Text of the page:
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There is a busy weekend ahead, and I’ll be playing works by Franck, Sullivan, Duruflé, Handel, Fauré, Howells, Leighton and O’Neill before even Sunday lunchtime rolls around. It will also be slightly pressured in terms of travelling, as I will be reliant on rail, tram and tube, and that did not go well last weekend. However, as I write it is just past seven o’clock in the morning and my train to Brighton is on time, so it bodes well for the next forty eight hours.

The momentum kept up through yesterday, and a couple of commissions which had been swimming around for a month or so reached the stage of confirmation, fees, deadlines and approach discussed and agreed. I trotted up to Sainsbury’s and bought myself something with which to celebrate, all the more so as it appears that I will hit my compositional targets for the entire year before even six months are up.

Better still is that the second of these two commissions is for voice and chamber ensemble. I have nothing against writing choral music, enjoying it and believing that I do it well, but I am keen not to be seen simply as a choral writer, and this is one of two commissions on the table at the moment which involve chamber ensemble rather than choir. Just as I wanted to be known as a composer-organist rather than an organist-composer, so I do not want to be pigeonholed as a choral writer alone. It is natural, given the work that I do, that my writing should gravitate to this field, but my desire to write is always pushing into new areas, so this is an encouraging sign.

In the end the admin yesterday caught up with me, and my computer started doing odd things again, so, for the first time in many days, Everyone Sang did not progress, although it still spins around my head, making its deficiencies slightly more evident each time. There will not be huge amounts of free time to spend on it before Monday, but I am hopeful of being able to grab a spare few minutes here and there.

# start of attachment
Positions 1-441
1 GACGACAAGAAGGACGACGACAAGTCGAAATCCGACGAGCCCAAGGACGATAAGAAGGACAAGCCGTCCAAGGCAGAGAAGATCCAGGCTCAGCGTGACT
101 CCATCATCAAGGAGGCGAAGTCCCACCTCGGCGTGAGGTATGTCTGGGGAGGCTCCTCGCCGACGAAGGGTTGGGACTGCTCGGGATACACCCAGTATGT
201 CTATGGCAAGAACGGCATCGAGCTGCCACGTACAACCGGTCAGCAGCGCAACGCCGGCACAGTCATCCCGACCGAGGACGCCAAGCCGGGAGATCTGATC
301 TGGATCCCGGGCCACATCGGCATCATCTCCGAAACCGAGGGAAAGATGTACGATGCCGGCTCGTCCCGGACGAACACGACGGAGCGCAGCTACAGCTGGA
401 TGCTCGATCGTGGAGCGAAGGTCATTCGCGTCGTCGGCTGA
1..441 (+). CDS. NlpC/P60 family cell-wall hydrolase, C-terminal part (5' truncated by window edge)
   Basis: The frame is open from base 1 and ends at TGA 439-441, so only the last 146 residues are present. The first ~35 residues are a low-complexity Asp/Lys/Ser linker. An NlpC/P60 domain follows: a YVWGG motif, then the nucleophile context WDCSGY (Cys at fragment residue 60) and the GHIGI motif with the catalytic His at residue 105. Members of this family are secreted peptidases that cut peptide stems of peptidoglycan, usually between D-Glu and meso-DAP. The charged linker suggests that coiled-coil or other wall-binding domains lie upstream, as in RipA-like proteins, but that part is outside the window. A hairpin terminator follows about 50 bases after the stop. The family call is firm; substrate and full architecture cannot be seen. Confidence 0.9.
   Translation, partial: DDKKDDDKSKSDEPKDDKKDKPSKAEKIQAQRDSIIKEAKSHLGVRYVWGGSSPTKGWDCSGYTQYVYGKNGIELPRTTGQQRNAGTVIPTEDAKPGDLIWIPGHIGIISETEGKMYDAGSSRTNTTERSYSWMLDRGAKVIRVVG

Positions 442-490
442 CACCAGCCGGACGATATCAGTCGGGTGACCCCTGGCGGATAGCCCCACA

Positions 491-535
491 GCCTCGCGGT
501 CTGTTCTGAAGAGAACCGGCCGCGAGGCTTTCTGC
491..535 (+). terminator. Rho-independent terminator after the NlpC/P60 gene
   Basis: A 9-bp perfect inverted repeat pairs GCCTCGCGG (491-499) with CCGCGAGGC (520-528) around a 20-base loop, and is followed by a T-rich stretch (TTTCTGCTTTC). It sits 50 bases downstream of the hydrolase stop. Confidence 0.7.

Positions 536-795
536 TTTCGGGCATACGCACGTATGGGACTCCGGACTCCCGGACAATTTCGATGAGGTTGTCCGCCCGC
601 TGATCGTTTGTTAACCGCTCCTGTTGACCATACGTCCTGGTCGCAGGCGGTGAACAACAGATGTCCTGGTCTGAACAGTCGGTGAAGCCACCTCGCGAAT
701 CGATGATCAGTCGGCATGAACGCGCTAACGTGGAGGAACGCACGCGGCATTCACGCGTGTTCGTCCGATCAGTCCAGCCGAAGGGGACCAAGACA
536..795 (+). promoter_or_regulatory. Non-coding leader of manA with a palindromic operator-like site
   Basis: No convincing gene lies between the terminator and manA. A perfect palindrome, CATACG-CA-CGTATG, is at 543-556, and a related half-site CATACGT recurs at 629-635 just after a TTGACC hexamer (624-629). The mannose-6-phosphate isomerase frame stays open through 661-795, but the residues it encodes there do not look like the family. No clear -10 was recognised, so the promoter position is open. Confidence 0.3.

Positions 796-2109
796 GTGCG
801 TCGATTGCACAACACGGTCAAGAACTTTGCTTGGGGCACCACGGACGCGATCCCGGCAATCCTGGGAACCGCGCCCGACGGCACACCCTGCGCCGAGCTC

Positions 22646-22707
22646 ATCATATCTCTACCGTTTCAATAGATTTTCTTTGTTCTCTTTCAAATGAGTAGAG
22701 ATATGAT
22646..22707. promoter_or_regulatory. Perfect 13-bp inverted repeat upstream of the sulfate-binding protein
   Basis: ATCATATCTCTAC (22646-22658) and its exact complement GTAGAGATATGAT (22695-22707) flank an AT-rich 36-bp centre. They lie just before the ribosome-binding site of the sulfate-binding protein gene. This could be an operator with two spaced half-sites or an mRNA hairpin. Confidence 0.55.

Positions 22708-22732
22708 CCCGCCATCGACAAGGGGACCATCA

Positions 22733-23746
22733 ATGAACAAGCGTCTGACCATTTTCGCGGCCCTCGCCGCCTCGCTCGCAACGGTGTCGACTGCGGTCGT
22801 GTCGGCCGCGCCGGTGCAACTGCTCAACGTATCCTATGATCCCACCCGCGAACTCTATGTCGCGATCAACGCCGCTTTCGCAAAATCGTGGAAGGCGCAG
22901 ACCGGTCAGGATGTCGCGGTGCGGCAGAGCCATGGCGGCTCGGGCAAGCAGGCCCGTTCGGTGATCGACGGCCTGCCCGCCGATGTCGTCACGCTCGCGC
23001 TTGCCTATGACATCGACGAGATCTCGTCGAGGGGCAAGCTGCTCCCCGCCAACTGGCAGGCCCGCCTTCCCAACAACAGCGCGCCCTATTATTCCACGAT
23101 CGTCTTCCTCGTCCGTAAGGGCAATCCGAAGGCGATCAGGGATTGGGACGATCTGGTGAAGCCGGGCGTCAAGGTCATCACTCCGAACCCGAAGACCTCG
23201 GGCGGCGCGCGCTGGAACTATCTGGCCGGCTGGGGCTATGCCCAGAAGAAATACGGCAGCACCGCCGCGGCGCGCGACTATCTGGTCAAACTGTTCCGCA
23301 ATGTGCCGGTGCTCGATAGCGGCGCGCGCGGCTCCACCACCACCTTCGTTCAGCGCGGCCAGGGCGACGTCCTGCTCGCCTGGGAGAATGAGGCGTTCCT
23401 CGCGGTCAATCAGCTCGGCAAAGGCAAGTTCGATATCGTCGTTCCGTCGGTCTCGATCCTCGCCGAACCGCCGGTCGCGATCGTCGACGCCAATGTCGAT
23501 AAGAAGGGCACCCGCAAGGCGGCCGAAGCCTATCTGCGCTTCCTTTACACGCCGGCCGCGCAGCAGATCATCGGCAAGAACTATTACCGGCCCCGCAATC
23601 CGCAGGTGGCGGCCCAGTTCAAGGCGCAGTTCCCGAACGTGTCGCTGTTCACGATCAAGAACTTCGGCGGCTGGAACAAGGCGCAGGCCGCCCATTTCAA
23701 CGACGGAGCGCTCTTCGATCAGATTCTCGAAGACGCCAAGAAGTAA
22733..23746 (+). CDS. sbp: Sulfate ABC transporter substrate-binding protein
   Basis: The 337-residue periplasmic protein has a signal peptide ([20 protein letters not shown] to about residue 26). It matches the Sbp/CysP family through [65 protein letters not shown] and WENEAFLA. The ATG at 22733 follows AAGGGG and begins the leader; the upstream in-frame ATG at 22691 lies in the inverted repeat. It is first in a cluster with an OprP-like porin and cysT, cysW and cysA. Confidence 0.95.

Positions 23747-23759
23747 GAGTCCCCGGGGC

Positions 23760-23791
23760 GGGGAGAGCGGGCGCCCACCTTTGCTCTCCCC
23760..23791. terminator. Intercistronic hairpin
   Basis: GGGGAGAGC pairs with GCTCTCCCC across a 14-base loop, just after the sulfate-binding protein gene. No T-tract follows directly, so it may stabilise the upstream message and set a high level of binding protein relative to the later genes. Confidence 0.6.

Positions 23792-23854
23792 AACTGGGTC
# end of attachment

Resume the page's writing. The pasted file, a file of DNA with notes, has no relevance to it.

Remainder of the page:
We are entering a little purple patch of performances for my music. Tomorrow morning both the Missa Seria and the revised version of the St. Mary Abbots Jubilate will get an outing, and then it all starts to get busy at the start of July. What with the commissions coming in as well there is a fair following wind picking up, and, lest we forget, my trip to America is not a million miles away either, something I view with a mixture of giddy excitement and crushing fear.

As I walked to Wimbledon station this morning I saw still more shops which had closed down, and I pinched myself again, reminded myself that clinging onto a job in this day and age is no mean feat, and that being more or less your own boss is hard but hugely rewarding work. I mused on this with my other half over Pantheon yesterday afternoon (an epic tussle, 100-99 in the end, I lost), and I do not feel guilty for working in a more relaxed manner than some others, for I have put in the hours. Composition is a phenomenally slow burning career, and even Elgar did not break through until his mid-forties. The cult of the young keeps many competitions for those under 30, but the accumulation of knowledge and experience cannot be undervalued, and I know that I am writing my best stuff at the moment, and that, brain willing, there is better to come. Not a day goes by when I do not remind myself how fortunate I am, but that old golfer’s quotation (“it’s strange – the more I practise the luckier I get”) is never far behind.